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Japanese stocks have been down since 1989 but are now ‘tremendously undervalued’ on metrics such as price to book value.

Tomohiro Ohsumi/Bloomberg

After stumbling for two decades, the Japanese stock market is showing signs of regaining its stride.

The country's new government has pressured its central bank to boost inflation and weaken the yen in an effort to jump-start economic growth. The new agenda has been a tonic for Japanese stocks, which have shot up more than 30 per cent since an election was called in November and the now-ruling Liberal Democratic Party began its campaign.

A less muscular yen would make Japanese goods more attractive on global markets and fuel profit gains at the country's export-oriented companies, which make up an unusually large portion of the country's stock market.

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Since the Bank of Japan announced its strict pro-inflation policy last week, the yen has weakened to around ¥91 to the U.S. dollar from close to ¥89 previously.

A Goldman Sachs report released last week suggested that if the yen hits ¥100 to ¥110 against the U.S. dollar, the Topix index, which measures all Tokyo-listed stocks, could rise as high as 1,270 points, a 35-per-cent increase from current levels.

Ed Rogers, chief executive of Rogers Investment Advisors, is confident that can happen. He believes Japan's stock market, which is trading at about a third of its peak hit in 1989, could provide returns of 25 per cent or more in 2013.

"The stars are actually aligned now," Mr. Rogers said in a phone interview from Tokyo.

For nearly two decades, he has closely watched Japanese stocks and says they are now "tremendously undervalued" on metrics such as price to book value.

He believes the market growth in coming months will mean "everyone will need to have [Japan] in their portfolio."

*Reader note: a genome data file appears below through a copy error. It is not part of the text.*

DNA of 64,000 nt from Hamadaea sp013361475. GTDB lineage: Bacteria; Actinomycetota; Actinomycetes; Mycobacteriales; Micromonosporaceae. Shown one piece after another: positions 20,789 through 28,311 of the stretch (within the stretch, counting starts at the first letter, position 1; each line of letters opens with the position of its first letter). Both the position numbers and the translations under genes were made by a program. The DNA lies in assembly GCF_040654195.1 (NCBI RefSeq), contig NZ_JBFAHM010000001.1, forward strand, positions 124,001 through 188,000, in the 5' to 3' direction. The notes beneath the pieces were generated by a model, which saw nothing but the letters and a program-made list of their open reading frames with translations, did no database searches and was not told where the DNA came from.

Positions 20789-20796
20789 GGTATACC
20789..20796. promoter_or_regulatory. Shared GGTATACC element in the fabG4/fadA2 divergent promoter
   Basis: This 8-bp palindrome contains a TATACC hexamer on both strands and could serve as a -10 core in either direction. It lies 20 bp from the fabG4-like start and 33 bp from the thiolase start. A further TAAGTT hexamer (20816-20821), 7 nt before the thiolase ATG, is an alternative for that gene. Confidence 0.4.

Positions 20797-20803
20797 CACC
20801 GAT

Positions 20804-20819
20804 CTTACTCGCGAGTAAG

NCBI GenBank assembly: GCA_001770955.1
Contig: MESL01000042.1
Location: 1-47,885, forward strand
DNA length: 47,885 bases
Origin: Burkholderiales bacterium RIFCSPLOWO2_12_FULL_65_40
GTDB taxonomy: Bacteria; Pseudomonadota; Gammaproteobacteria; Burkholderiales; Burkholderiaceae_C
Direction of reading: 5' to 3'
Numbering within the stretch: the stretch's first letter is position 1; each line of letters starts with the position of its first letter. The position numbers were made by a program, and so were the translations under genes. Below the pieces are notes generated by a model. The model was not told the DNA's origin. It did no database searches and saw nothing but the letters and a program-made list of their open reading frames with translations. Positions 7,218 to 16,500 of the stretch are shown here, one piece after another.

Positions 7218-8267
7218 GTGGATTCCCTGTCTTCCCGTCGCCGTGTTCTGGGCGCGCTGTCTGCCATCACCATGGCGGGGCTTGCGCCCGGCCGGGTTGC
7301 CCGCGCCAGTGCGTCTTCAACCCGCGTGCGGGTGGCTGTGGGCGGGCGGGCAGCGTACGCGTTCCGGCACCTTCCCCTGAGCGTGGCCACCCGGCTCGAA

Yoshito Sakakibara, JP Morgan Asset Management's head of investment research in Tokyo, said in an e-mail that even if the yen remains stable, "the corporate earnings picture for the new fiscal year starting in April should be very positive with the correction to the earlier yen strength."

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Recent stock market rallies in Japan have fizzled out after a few months and the current one could end quickly if signs emerge that Japan isn't on track to hit its inflation target, but Mr. Rogers is confident that investors who hold on tight will be rewarded. He says the Nikkei 225 index could jump more than 60 per cent in the coming years. "This is a multiyear process," he said.

Not everyone is so optimistic. When Honda released its quarterly earnings this week, it barely altered its forecast for the yen, calling for it to trade at ¥81 to the U.S. dollar during the coming fiscal year, signalling that the currency weakening might not be nearly as permanent as many hope.

But other companies who reported this week provided more reason for hope.

Nintendo Co. Ltd., for example, more than doubled its profit forecast for the fiscal year ending March 31, 2013 to ¥14-billion ($152.3-million Canadian).

The Bank of Japan said last week that it would try to hit an inflation target of 2 per cent growth "at the earliest possible time," while removing any deadlines from its asset-purchase program, in an aggressive attempt to stoke the country's economic growth.

The new stance counters Japan's history of central bank inaction.

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In a 1999 paper, the current U.S. Fed chairman, Ben Bernanke, then a Princeton professor, wrote that Japanese monetary policy had a case of "self-induced paralysis," and that the Bank of Japan needed to abandon its caution and defensiveness.

Some of the new inflation and stimulus measures won't begin until 2014, but Mr. Rogers said this will let the central bank and new government make sure citizens are willing to buy into the plan, creating the consensus that is customary in Japanese decision making.

Canadian investors looking for a low-cost way to place a diversified bet on Japan's potential boom may want to consider the iShares MSCI Japan ETF, which tracks the MSCI Japan Index of large and mid-cap stocks and charges an expense ratio of 51 basis points.

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About the Author

Josh O’Kane is a reporter with The Globe and Mail's Report on Business. Since joining the paper in 2011, he has told stories from New Brunswick to Nairobi. In his spare time, he writes about music and the industry around it. More

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